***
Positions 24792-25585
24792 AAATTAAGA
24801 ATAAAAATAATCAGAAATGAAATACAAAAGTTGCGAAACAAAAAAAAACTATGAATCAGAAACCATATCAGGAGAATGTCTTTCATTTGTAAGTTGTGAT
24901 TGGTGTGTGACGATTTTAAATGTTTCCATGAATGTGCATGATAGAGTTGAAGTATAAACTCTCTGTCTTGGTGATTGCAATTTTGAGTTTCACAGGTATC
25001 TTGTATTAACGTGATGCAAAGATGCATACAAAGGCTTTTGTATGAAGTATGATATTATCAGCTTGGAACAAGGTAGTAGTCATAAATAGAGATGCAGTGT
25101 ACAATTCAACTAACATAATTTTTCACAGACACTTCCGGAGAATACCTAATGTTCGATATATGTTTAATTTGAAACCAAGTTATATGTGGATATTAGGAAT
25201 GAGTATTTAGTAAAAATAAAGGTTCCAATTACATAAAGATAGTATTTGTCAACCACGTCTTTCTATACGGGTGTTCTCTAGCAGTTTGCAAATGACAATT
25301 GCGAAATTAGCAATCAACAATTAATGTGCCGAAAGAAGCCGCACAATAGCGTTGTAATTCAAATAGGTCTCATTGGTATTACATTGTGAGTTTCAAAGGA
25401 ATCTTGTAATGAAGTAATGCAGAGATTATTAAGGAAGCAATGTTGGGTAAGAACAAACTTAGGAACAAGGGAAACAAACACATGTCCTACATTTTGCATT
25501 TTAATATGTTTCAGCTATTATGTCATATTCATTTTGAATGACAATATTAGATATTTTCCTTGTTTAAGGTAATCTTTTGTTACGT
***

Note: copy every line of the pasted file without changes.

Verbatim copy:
Positions 24792-25585
24792 AAATTAAGA
24801 ATAAAAATAATCAGAAATGAAATACAAAAGTTGCGAAACAAAAAAAAACTATGAATCAGAAACCATATCAGGAGAATGTCTTTCATTTGTAAGTTGTGAT
24901 TGGTGTGTGACGATTTTAAATGTTTCCATGAATGTGCATGATAGAGTTGAAGTATAAACTCTCTGTCTTGGTGATTGCAATTTTGAGTTTCACAGGTATC
25001 TTGTATTAACGTGATGCAAAGATGCATACAAAGGCTTTTGTATGAAGTATGATATTATCAGCTTGGAACAAGGTAGTAGTCATAAATAGAGATGCAGTGT
25101 ACAATTCAACTAACATAATTTTTCACAGACACTTCCGGAGAATACCTAATGTTCGATATATGTTTAATTTGAAACCAAGTTATATGTGGATATTAGGAAT
25201 GAGTATTTAGTAAAAATAAAGGTTCCAATTACATAAAGATAGTATTTGTCAACCACGTCTTTCTATACGGGTGTTCTCTAGCAGTTTGCAAATGACAATT
25301 GCGAAATTAGCAATCAACAATTAATGTGCCGAAAGAAGCCGCACAATAGCGTTGTAATTCAAATAGGTCTCATTGGTATTACATTGTGAGTTTCAAAGGA
25401 ATCTTGTAATGAAGTAATGCAGAGATTATTAAGGAAGCAATGTTGGGTAAGAACAAACTTAGGAACAAGGGAAACAAACACATGTCCTACATTTTGCATT
25501 TTAATATGTTTCAGCTATTATGTCATATTCATTTTGAATGACAATATTAGATATTTTCCTTGTTTAAGGTAATCTTTTGTTACGT